February 15, 1999
Recently, we learned that the Northshore School District is cutting $2.9 million, or 2.3%, from its 1998-1999 budget. While this is a lot of money, a brief review of the facts shows that it is the smart thing to do. Northshore is particularly careful with our tax dollars and acts to keep tax rates low while offering one of the best education programs in the state.
Several recent events made the budget cuts inevitable. First, enrollment growth has slowed. Based on the best available data, the district expected an enrollment increase of about 2.5%. The actual increase was roughly half that. The lower enrollment in regular and special education students reduced revenue from the state by about $1.8 million.
Second, the Education Reform Act has raised the bar academically for students, and Northshore must prepare its teachers for the new standards and a stronger curriculum. This will cost $2.1 million this year.
Third, action by the State Legislature reduced the district's local taxing authority by $1.8 million per year over the past two years. Even though the Northshore voters wanted to support their schools, the cap on local taxes was lowered.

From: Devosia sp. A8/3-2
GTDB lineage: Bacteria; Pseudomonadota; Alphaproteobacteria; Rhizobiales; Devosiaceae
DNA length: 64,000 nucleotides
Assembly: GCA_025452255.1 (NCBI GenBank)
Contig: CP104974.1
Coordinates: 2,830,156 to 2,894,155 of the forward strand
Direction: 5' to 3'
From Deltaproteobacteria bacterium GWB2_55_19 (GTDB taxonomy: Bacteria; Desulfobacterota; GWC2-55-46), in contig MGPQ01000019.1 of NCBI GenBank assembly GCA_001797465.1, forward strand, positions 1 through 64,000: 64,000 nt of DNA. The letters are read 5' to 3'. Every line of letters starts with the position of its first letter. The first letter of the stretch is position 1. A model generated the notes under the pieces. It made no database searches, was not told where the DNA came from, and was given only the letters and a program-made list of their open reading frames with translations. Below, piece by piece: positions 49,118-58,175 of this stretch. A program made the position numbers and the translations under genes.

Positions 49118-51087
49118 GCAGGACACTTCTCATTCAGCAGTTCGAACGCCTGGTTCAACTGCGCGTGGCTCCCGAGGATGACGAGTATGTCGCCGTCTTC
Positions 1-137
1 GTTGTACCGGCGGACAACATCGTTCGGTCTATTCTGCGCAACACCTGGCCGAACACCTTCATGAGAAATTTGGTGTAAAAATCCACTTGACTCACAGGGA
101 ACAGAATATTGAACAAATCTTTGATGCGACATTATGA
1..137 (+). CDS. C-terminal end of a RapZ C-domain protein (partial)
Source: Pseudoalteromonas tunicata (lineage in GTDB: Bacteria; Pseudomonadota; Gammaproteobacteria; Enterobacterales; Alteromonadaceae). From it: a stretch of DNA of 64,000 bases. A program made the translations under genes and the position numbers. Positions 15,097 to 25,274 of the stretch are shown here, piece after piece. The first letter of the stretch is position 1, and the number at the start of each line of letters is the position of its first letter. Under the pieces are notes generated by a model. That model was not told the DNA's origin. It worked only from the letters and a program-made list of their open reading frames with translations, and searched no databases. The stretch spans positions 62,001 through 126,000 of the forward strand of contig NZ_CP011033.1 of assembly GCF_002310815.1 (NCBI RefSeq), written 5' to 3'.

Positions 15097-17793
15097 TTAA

Fortunately, this budget cut represents a temporary setback thanks to sound fiscal management by the school district, strong public support, and new action by the Legislature. Last year, Northshore voters approved a four-year levy by a wide margin after the Legislature restored the original, higher cap. This provides stable funding for the district through 2002. In addition, the district has maintained a strong fund balance for years to protect itself from just this kind of situation (and worse).
Along with the levy, Northshore voters approved a Technology Levy and a $75 million Capital Projects Bond to modernize older schools and fields and add classrooms. The capital projects will not be disrupted by the current situation and are proceeding on schedule. Northshore has an excellent track record in managing construction. Unfortunately, by law, neither technology levy money nor capital projects money may be used for operations, so the school district does not have the option of cutting slightly back those programs to supplement its operating budget.
Northshore is also taking good care of the students. The budget cuts will only affect discretionary spending. No teachers or assistants will be let go. No district employees will lose their jobs. The teachers will still be provided the support they need to prepare students for higher academic standards.
But perhaps the best news for taxpayers is that the school district's property tax rate, about 40% of the total tax rate, is going down. When the levies and bond were passed a year ago, the predicted tax rate was $5.98 per $1,000. Since then, Northshore's assessed valuation has increased and our tax rate is estimated to have dropped to $5.85 per $1,000. This trend is likely to continue over the next three years due to growth.
Investing in our Northshore School District students is a smart use of our money.